One of our favorite musicians was Aurora Nealand, who played soprano sax with Calvin Johnson’s tribute to Sidney Bechet. Chris Strachwitz of Arhoolie Records fame was there. Rodger told us they’re playing at Buffa’s at midnight. We passed Buffa’s on Esplanade at 11:55 coming back from Larry and Anita’s. It was time for bed.Compass Rose

Saturday

At Ralph’s on the Park, the bartender, Tito, asks, “Do identical twins have two separate doppelgängers or do they share just one?” And what about the doppelgängers’ doppelgängers, I wonder.

Leaving our chairs at Congo Square.

Theo told me she was happy about two things. The first was that I used the LSU coffee. I never found out what the second was because the second thing was something she was unhappy about, the fact that I had made coffee in the first place. She had left coffee in the white carafe. I’d overlooked it, then made a fresh pot, which I shared with John from Mississippi and his wife, Mel. Theo says the coffee maker leaks water on the counter if you don’t set it just right.

John asked who I liked at the fest yesterday. I mentioned Sidi Touré of Mali. He said that was the best music of the day.

On thing leads to another, but when does one thing end and another begin? And what about this business of leaving things out?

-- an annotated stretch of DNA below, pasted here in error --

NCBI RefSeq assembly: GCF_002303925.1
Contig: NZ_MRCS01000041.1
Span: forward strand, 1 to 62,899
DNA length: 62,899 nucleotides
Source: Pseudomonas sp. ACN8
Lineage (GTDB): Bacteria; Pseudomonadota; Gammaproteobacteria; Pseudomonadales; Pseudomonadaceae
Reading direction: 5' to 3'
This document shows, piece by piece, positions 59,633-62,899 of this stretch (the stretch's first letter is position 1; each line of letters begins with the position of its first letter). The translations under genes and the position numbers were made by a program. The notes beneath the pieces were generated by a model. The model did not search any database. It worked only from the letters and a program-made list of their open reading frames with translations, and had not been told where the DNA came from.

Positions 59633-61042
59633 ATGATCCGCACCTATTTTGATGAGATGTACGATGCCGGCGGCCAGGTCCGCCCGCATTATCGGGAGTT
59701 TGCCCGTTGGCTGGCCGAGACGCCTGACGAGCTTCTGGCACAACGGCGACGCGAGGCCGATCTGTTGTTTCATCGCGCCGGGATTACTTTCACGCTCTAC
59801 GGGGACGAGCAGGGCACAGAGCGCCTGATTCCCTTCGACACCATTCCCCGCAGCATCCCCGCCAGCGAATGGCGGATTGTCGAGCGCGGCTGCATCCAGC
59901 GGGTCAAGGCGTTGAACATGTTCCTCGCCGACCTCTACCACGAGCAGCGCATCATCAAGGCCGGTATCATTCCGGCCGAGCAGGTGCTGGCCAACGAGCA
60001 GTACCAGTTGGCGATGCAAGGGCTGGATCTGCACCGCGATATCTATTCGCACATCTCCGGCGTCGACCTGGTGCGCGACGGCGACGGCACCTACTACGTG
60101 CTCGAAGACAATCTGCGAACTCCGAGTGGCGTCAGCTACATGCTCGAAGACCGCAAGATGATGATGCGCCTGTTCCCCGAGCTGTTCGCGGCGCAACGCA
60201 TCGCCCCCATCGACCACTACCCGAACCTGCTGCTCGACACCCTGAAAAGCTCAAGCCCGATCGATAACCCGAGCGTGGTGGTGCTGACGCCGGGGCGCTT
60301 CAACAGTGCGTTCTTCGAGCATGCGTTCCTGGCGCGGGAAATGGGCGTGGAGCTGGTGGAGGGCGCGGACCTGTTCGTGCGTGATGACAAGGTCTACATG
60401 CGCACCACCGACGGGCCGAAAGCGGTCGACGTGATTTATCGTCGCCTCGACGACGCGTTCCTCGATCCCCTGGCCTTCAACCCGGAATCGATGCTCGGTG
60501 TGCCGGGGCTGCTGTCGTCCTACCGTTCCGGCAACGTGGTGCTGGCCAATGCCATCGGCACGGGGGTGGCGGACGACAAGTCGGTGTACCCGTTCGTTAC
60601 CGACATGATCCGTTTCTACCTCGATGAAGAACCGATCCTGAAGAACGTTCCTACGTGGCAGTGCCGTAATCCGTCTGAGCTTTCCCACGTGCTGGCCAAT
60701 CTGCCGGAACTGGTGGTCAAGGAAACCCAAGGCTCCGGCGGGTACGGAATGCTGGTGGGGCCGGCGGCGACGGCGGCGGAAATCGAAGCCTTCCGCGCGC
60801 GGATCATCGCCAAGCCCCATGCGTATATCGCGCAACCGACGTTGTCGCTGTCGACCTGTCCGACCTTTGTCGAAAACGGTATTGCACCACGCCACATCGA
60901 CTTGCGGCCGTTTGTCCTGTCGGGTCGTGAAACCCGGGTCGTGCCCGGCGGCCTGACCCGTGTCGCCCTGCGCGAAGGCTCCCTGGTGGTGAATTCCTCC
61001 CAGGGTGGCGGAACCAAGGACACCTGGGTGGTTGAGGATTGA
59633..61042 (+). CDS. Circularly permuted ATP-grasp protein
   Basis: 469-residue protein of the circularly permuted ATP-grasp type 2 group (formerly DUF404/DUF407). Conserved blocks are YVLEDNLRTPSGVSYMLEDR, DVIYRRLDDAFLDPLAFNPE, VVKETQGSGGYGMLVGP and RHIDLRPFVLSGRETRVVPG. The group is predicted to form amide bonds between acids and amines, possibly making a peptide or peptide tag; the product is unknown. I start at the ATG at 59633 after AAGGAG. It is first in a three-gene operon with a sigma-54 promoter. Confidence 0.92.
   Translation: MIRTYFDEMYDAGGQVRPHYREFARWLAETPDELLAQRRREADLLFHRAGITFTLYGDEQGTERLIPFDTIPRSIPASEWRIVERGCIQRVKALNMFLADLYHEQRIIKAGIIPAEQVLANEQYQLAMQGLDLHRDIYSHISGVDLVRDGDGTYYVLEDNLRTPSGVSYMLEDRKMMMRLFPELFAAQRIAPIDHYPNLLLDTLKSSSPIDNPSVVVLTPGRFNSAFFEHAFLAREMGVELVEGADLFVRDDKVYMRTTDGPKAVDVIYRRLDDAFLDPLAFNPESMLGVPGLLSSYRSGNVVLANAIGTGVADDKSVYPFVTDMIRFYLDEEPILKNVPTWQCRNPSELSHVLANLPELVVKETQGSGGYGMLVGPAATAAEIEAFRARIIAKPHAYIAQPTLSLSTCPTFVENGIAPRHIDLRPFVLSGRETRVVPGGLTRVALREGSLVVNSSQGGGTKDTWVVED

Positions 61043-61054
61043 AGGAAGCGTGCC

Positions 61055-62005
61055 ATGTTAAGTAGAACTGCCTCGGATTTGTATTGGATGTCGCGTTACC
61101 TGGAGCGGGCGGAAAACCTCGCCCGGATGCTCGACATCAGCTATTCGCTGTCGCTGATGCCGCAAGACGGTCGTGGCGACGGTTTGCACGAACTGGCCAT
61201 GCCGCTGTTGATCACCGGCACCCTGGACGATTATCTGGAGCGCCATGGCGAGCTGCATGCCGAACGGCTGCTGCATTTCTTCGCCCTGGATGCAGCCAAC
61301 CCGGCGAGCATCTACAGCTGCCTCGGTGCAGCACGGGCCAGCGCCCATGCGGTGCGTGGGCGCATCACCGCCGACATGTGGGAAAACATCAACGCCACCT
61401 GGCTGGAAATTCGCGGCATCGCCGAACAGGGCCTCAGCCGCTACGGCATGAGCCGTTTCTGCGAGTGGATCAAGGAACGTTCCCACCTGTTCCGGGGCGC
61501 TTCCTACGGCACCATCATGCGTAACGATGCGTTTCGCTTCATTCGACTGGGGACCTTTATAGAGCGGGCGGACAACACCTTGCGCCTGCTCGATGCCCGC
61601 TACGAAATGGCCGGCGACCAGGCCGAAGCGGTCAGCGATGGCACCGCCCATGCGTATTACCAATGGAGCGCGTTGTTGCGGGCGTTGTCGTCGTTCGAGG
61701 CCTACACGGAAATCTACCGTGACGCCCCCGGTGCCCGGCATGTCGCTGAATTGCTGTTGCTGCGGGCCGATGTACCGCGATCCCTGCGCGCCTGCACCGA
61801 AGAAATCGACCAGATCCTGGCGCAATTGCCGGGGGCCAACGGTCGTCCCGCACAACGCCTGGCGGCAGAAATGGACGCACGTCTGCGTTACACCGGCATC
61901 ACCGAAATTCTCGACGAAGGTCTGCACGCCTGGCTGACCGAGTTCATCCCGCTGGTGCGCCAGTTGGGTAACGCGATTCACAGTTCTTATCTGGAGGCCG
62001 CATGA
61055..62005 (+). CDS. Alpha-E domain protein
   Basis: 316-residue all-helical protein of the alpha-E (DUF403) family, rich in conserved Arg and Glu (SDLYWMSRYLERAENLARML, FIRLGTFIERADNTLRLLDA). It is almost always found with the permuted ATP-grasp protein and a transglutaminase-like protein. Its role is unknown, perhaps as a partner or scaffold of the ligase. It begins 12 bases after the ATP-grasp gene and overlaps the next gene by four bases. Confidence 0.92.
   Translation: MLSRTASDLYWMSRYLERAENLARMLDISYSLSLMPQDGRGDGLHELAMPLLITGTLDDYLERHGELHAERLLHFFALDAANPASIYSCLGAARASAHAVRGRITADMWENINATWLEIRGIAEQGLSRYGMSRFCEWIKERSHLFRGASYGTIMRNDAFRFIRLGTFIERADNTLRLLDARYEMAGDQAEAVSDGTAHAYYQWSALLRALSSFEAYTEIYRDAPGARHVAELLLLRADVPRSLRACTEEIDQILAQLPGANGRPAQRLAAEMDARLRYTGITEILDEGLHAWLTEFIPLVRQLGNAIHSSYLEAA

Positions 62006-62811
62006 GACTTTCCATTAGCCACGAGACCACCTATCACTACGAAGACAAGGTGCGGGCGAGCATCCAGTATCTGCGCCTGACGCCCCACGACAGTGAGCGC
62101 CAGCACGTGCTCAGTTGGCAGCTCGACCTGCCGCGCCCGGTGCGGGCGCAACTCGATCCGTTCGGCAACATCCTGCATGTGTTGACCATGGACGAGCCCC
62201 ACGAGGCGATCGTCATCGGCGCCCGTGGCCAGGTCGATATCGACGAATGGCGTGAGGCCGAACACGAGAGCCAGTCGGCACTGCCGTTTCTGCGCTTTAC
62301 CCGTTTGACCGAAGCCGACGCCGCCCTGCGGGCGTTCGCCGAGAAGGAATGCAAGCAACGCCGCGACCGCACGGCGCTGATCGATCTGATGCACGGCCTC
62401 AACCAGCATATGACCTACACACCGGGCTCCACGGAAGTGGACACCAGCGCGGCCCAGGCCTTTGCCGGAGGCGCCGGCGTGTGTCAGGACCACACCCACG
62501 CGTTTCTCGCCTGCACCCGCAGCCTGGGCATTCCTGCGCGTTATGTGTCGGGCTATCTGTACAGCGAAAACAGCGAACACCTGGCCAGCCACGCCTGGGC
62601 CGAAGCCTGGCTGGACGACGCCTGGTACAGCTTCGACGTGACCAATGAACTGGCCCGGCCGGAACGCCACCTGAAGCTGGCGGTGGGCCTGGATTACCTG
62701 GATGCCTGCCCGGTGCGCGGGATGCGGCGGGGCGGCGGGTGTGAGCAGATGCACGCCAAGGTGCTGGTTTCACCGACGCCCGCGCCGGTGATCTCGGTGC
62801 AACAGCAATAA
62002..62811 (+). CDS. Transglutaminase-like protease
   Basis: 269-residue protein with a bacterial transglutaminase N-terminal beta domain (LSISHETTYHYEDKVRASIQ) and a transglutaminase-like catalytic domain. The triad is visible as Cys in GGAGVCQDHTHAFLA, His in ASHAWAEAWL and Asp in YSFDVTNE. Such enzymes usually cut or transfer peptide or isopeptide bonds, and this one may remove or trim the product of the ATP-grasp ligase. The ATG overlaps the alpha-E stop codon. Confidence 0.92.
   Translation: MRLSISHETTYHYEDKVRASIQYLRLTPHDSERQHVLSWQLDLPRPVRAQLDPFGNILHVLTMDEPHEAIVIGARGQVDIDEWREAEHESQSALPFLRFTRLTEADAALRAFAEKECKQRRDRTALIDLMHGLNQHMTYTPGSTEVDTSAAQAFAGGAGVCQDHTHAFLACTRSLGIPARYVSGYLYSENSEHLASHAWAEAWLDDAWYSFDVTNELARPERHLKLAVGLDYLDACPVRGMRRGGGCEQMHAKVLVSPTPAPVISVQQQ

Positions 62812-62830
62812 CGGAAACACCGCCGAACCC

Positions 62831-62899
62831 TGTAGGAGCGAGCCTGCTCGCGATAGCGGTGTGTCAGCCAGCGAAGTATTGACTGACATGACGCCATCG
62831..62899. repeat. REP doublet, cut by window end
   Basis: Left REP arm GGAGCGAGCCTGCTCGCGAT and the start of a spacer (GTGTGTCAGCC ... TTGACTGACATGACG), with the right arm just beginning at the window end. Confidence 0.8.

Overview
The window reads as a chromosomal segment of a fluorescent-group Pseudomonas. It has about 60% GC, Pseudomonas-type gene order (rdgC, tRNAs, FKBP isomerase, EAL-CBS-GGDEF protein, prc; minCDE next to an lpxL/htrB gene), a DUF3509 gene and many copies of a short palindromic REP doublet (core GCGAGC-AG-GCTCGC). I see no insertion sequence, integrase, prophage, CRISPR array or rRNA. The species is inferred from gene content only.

Rita speaks of a kind of imprecision built into the Spanish language, an intentional vagueness that allows the speaker leeway against enforced committal.


The new security cameras have flashing red and blue lights that alternate every second, 24/7. At night they throw red and blue light through nearby shutters. In the morning they crave attention in a futile attempt to compete with the morning sun.

Someone is playing a guitar in Washington Square. Ahni is practicing her flute in our living room, “Oseh Shalom.” I’m on the balcony writing this. The sun feels hot on the back of my neck. It feels good on the muscles still tight from banging my head.

I gotta go downstairs and get Ahni another cup of coffee.

John owns a bookstore in Jackson, Mississippi. It’s called Lemuria. He buys from SPD.

I’m thinking of calling this “Notes from NOLA.”

The day weighs heavy with sound. Like car wheels on a gravel road. (Lucinda Williams)


Our Lyft driver, Larry, worked on its construction in 2003. He mixed the concrete and ran it up through tubes for the pour. He also mentioned having commanded a tank when in the service.